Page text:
Cass Sunstein (Harvard) gives a nice re-statement of those aspects of Dworkin's views that made him such an appealing figure in modern constitutional theory. Sunstein writes:
Consider a question about which people fiercely disagree: Does the U.S. Constitution require states to recognize same-sex marriages? In answering that question, judges have to deal with many precedents. For example, the Supreme Court has ruled that states can’t criminalize sexual acts between people of the same sex. The court has also forbidden states from banning racial intermarriages. At the same time, the court allows states to forbid polygamous marriages.
In resolving the same-sex marriage dispute, how can judges deal with such precedents? Here Dworkin introduced an arresting metaphor. Suppose that you are a participant in writing a chain novel. Others have written earlier chapters. Now it’s your turn. How shall you proceed?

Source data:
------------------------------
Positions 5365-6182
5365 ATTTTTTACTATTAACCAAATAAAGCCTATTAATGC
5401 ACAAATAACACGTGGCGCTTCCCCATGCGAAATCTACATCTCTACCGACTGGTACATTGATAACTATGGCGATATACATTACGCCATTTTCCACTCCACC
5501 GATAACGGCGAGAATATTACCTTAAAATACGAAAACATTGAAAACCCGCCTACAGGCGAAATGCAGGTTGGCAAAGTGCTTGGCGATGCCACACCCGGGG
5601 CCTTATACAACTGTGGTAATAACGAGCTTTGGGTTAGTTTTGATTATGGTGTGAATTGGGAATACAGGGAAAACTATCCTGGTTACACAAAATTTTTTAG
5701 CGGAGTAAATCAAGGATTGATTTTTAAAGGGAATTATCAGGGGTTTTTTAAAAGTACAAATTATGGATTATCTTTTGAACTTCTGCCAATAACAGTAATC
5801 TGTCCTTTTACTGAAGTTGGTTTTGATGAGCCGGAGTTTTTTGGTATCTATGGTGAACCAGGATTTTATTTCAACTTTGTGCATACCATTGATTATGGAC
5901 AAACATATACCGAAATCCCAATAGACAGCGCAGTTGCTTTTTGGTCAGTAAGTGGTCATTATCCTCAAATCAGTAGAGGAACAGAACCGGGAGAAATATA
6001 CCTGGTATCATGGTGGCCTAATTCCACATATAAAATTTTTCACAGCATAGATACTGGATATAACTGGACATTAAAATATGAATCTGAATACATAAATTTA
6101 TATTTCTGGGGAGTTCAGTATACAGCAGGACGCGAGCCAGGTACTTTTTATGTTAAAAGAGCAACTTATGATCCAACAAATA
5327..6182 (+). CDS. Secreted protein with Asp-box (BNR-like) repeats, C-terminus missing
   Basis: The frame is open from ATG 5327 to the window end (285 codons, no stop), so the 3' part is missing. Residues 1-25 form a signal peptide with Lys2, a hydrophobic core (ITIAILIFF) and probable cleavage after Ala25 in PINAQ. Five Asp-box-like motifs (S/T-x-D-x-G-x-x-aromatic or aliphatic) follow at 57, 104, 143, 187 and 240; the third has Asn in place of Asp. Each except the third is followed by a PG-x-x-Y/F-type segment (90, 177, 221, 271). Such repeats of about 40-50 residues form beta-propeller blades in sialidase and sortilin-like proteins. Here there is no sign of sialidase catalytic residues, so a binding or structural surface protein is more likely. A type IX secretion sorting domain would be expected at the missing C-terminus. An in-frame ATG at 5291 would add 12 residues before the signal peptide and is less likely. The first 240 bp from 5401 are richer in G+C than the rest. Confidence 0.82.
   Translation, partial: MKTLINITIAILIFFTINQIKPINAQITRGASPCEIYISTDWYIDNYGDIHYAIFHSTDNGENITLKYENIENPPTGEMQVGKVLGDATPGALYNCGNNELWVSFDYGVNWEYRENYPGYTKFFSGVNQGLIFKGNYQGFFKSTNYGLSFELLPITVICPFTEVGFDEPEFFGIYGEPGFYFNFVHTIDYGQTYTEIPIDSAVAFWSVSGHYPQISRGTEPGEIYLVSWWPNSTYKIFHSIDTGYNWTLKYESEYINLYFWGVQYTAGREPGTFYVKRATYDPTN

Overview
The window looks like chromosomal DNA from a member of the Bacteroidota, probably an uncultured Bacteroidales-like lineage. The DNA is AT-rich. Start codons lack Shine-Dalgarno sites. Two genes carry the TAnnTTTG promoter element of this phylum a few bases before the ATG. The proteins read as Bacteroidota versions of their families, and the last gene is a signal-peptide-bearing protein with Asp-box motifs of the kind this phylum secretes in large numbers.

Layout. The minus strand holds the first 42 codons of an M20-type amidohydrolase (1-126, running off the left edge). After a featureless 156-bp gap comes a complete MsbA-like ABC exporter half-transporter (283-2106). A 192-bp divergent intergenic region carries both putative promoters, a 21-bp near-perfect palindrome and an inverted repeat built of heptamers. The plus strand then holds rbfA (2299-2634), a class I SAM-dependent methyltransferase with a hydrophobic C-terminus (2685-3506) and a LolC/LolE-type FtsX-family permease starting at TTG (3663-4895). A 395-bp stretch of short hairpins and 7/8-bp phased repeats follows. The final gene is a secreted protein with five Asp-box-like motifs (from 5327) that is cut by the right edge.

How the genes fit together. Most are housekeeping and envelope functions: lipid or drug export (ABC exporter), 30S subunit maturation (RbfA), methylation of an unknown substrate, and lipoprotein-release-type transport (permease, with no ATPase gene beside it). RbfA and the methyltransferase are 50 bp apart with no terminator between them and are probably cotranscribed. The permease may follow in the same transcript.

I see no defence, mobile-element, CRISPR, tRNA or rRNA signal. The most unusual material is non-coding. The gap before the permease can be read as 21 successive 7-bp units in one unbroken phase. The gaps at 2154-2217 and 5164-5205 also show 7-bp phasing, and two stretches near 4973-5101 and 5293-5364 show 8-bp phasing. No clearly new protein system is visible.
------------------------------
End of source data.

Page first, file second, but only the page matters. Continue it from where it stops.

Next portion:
Dworkin’s answer is that you have to engage in an act of interpretation. You can’t disregard what has come before. If your predecessors have started to write a romance, you can’t suddenly turn it into a work of science fiction without doing violence to what they have done. You owe a duty of fidelity to their work.
But your task is not mechanical. You have to fit the existing materials, and you have to justify them, by writing a new chapter that makes the emerging novel, taken as a whole, the best it can be.